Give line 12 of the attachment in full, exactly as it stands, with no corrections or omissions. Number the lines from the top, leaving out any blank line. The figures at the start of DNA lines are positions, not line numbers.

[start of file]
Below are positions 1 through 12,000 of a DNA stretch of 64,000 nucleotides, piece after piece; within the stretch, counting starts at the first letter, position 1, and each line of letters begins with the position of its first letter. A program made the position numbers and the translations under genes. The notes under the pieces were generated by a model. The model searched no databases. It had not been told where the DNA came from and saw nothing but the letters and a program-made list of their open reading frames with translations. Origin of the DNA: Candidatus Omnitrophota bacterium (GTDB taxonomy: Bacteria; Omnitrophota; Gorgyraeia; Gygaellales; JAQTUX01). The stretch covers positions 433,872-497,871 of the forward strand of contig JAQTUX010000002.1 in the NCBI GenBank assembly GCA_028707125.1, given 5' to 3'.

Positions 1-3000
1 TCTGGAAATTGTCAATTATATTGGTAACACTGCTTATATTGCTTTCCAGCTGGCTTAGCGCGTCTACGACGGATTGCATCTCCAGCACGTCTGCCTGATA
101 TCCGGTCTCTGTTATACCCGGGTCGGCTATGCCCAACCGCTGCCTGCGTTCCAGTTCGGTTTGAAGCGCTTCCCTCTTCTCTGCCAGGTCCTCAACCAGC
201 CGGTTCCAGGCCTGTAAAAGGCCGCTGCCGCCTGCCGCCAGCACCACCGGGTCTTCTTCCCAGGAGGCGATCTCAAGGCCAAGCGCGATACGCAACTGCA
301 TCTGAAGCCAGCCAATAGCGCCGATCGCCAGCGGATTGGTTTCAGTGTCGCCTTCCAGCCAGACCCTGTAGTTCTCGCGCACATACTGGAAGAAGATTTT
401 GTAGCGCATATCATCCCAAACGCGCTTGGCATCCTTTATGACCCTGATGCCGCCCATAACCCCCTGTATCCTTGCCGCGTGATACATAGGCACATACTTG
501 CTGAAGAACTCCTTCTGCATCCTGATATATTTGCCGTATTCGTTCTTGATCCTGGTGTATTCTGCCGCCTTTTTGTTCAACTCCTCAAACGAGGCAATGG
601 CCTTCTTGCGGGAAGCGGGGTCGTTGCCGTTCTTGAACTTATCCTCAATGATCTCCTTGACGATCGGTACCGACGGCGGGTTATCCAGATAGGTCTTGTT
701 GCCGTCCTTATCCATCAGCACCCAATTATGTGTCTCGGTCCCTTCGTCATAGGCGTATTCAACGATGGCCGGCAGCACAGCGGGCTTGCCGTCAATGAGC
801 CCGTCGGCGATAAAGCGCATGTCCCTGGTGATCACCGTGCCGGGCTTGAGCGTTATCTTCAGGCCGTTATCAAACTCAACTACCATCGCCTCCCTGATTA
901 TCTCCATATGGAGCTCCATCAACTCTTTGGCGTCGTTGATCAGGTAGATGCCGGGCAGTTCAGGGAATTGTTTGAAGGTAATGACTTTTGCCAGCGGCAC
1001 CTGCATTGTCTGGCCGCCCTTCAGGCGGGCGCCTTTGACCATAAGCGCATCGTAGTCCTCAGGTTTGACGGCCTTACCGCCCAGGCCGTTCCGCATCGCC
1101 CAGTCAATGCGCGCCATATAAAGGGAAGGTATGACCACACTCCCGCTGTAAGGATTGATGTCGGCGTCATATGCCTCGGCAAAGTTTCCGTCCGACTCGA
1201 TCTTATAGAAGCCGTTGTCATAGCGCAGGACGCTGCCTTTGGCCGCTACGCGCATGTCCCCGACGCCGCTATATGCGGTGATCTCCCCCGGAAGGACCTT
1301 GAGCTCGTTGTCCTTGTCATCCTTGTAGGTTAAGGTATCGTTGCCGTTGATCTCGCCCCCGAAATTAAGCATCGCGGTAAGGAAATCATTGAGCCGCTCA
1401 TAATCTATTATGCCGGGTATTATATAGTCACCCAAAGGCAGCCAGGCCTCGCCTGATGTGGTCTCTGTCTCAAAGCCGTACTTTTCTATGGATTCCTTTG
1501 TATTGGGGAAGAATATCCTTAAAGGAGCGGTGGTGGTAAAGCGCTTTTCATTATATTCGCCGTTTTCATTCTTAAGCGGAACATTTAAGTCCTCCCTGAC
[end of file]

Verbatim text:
901 TCTCCATATGGAGCTCCATCAACTCTTTGGCGTCGTTGATCAGGTAGATGCCGGGCAGTTCAGGGAATTGTTTGAAGGTAATGACTTTTGCCAGCGGCAC